What jobs are on offer in Paris and the surrounding area?

Unemployment in France is falling and job creation is up, particularly in Paris which remains the powerhouse of the slightly unbalanced French economy - accounting for around a third of the country's GDP.

What jobs are on offer in Paris and the surrounding area?
Paris is home to an increasing number of tech startups. Photo: AFP

Unemployment in France is at its lowest level in a decade and thousands of new jobs are being created.

READ ALSO Why 2020 is set to be a good year for job hunters in France

But the economic boost is not being felt evenly across France, with many jobs and industries being heavily concentrated in Paris.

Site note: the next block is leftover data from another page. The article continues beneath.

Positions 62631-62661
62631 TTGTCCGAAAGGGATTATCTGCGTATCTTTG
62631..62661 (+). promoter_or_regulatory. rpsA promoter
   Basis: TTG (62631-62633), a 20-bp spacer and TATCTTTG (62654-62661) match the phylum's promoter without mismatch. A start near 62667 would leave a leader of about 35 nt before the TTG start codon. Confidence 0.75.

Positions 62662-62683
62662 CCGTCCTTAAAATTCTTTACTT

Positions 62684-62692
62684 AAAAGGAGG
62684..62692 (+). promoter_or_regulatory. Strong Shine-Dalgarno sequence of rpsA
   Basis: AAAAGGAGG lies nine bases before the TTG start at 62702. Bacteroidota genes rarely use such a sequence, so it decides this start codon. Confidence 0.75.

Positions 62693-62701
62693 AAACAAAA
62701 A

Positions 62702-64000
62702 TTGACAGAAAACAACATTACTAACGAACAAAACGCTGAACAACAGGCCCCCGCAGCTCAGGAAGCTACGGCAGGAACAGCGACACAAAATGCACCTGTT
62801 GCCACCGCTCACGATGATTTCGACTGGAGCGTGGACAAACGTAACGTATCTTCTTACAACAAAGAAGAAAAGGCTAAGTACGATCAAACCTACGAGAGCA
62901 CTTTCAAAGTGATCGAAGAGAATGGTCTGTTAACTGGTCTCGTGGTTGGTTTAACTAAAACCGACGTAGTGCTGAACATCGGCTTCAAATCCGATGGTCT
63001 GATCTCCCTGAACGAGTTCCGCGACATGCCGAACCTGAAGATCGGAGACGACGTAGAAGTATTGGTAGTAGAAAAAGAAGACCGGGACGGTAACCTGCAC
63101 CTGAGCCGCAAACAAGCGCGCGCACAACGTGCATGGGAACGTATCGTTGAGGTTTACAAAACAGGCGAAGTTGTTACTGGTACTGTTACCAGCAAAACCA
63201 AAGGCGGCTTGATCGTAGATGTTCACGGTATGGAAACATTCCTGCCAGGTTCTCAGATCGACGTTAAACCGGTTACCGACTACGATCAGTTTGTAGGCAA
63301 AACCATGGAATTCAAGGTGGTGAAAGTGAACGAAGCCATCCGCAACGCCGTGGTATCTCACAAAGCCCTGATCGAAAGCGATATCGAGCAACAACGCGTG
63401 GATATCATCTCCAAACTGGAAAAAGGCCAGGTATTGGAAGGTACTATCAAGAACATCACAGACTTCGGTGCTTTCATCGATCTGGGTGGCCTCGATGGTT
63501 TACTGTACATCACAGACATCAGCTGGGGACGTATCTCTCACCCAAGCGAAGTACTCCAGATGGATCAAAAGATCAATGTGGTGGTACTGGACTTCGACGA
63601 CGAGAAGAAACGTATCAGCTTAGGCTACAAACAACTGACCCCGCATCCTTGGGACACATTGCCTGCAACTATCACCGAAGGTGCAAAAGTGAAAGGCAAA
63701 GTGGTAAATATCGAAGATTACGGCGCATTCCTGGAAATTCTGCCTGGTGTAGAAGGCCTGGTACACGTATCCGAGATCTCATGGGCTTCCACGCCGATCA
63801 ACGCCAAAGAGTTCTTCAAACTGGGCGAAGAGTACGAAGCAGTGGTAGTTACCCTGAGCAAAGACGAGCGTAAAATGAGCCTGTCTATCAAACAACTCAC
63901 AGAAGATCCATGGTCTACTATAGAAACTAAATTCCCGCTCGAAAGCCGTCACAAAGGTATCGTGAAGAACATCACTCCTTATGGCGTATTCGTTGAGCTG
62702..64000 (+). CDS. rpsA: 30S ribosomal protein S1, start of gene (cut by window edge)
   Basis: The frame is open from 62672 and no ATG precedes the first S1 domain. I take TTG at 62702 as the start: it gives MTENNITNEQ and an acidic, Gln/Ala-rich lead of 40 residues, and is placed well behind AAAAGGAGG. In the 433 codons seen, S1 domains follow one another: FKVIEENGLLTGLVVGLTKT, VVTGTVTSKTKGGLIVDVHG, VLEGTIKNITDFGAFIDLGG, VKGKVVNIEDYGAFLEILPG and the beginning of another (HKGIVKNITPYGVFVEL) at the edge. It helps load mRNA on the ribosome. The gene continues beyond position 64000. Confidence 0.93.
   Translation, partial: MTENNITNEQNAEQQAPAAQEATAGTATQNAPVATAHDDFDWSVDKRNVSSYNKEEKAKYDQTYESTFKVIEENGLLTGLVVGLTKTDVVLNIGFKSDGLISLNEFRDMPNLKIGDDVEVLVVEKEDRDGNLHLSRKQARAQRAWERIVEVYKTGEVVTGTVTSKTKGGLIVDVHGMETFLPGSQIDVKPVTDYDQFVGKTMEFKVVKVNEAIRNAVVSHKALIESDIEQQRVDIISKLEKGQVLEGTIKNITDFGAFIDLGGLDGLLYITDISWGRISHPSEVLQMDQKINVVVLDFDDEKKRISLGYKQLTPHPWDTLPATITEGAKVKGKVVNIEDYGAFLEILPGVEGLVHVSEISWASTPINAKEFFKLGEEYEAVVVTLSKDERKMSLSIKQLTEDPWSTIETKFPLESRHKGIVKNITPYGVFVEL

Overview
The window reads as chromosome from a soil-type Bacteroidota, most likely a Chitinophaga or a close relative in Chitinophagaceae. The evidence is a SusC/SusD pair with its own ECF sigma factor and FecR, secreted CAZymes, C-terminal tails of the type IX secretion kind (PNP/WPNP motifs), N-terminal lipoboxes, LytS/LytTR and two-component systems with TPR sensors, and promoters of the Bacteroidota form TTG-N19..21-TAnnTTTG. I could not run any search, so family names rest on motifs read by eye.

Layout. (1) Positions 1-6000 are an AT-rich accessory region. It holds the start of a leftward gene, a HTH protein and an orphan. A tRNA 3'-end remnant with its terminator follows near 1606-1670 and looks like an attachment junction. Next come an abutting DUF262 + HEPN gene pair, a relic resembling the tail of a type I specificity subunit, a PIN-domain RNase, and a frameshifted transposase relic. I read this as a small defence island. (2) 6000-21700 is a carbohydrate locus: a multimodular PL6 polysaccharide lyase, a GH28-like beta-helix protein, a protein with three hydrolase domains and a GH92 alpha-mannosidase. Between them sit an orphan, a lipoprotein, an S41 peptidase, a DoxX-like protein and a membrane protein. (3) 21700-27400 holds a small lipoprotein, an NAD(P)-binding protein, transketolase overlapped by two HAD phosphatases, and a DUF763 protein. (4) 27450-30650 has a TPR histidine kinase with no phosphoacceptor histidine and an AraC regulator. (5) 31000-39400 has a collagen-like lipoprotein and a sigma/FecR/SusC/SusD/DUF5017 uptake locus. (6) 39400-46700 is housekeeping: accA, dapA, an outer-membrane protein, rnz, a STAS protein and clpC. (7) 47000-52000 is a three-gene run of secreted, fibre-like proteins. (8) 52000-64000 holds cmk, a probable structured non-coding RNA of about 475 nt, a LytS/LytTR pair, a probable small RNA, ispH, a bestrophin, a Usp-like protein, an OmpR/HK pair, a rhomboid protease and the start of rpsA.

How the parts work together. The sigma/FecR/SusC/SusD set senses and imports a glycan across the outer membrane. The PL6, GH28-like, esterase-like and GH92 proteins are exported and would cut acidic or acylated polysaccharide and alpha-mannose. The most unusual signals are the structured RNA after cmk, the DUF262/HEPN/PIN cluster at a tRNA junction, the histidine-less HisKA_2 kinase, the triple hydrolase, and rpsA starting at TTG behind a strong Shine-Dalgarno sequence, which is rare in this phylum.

While this is bad news for the 'left behind' areas of rural France and the small towns, it is good times for people who are job hunting in Paris or in the greater Paris Île-de-France region.

READ ALSO How to write the perfect CV for getting a job in France

French president Emmanuel Macron says he wants to rebrand France as 'the startup nation'. Photo: AFP

There are more than 16,000 new permanent CDI contracts on offer in Île-de-France, as well as more than 30,000 short term and temporary positions advertised.

Here's who the biggest new recruiters are predicted to be in 2020 in Paris.

The data comes from the French unemployment office Pôle emploi, combined with local chambers of commerce, unions, local authorities and companies, as well as the recruitment agency Adecco and was put together in a major data journalism exercise by French newspaper Le Parisien.